The aim of this project is to create ‘SLCN Leads’ for schools in Poole so that each school has someone who is able to identify, support and work with pupils who are currently struggling with their communication. This will be achieved through a training programme run by a highly experienced team of Speech and Language Therapists (SLTs) run over a period of a year, from January – December 2017. This will include 6 training days between January and July and 2 follow-up days in October and December. The days will cover all the common areas of difficulties in communication and staff will then be set assignments and cascade training after each day. The course will be very practical and will include a screening tool that staff can use, following training, to help them identify children who have SLCN and require support.
The training package aims to train unqualified staff to be a ‘communication coordinator’ for their place of work. They are trained and supported over a period of 9-12 months to have a better understanding of the communication needs of people with a learning disability and to improve the communication experience for them. They are also trained to be able to deliver training to their staff groups in different aspects of communication. The programme includes training workshops for the participants; a workbook of assignments; a cascade training programme; follow up days; and pre and post visit to their place of work.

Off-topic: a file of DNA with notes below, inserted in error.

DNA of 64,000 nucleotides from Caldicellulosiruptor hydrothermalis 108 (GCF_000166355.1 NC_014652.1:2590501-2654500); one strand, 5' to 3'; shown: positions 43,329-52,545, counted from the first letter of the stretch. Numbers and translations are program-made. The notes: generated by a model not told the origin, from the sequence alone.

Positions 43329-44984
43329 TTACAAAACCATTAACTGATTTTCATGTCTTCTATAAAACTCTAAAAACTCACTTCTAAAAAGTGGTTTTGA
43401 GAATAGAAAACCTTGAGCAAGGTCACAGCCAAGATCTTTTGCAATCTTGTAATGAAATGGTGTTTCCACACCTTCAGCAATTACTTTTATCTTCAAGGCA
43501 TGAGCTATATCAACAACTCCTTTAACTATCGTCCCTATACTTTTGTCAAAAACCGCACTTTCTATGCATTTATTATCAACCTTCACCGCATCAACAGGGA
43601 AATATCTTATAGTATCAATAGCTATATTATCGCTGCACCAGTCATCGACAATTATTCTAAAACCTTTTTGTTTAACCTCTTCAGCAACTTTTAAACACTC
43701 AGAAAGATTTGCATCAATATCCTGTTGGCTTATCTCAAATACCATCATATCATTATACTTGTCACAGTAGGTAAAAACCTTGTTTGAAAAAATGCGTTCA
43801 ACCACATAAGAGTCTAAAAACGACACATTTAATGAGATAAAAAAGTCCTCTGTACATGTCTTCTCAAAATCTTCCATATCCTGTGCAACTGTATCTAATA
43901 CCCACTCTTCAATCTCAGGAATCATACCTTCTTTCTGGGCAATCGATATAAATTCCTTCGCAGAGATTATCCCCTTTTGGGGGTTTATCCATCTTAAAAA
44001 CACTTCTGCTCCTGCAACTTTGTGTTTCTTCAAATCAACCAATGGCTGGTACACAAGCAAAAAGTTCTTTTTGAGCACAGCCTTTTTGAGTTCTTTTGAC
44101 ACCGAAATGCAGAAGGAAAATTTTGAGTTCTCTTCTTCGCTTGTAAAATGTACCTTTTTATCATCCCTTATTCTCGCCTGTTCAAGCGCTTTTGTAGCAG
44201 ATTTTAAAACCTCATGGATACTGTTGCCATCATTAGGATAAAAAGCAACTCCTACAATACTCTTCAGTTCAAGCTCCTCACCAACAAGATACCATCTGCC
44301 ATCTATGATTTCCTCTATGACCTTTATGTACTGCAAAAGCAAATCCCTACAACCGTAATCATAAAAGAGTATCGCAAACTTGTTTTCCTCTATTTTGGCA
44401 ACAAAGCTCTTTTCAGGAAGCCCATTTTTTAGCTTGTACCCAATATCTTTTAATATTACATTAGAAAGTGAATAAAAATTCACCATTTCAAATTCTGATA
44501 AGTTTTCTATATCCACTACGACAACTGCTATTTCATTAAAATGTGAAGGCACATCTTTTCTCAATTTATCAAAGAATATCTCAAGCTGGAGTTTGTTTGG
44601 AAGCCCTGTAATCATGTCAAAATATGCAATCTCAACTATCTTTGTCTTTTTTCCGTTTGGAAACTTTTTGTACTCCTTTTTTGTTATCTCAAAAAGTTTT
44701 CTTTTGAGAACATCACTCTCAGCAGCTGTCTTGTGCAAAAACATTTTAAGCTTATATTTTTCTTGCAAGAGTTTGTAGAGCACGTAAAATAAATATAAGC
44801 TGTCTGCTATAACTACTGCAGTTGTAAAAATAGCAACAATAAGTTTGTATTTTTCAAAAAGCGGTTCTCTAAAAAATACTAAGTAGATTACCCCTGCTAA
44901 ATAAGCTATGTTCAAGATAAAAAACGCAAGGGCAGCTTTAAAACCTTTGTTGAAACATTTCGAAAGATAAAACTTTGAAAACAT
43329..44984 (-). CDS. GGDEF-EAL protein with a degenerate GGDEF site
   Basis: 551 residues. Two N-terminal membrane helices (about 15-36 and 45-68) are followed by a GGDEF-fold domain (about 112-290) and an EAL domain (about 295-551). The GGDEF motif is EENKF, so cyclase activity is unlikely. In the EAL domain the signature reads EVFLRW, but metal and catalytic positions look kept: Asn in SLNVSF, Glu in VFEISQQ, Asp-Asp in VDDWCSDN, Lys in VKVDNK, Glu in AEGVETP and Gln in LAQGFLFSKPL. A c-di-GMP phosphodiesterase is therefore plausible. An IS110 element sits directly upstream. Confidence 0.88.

Research studies show us that children who struggle to develop communication often struggle with other aspects of their life and schooling:
The incidence of SLCN in mainstream education
- More children are being integrated into mainstream schools with additional needs. 7% of 5 year olds entering school in 2007 had significant communication difficulties
SLCN and the Criminal Justice System
- 60% of the 7,000 young people who pass through young offender institutions have a communication disability and 46-67% have poor or very poor skills
- In comparison, a separate study showed that there is a high level (91%) of communication disability in young people known to the youth offending team. This is significantly greater than in the general population (10%)
- A survey at Polmont Young Offender’s Institution found that 70% of young men had significant communication problems
SLCN and SEBD or challenging behaviour
- Studies show substantial proportions of children with specific language impairment experience social and behavioural problems as they reach secondary school age, and that these problems increase over time6 as they cannot access the curriculum and becoming increasingly frustrated
- Up to 95% of children with SEBD have been found to have social skills difficulties and 86% have narrative difficulties
The cost of the full programme will be £1500 per school if 8 participants on the course and £1000 if there are 16 participants
We will be holding a briefing session for Headteachers early in the Autumn Term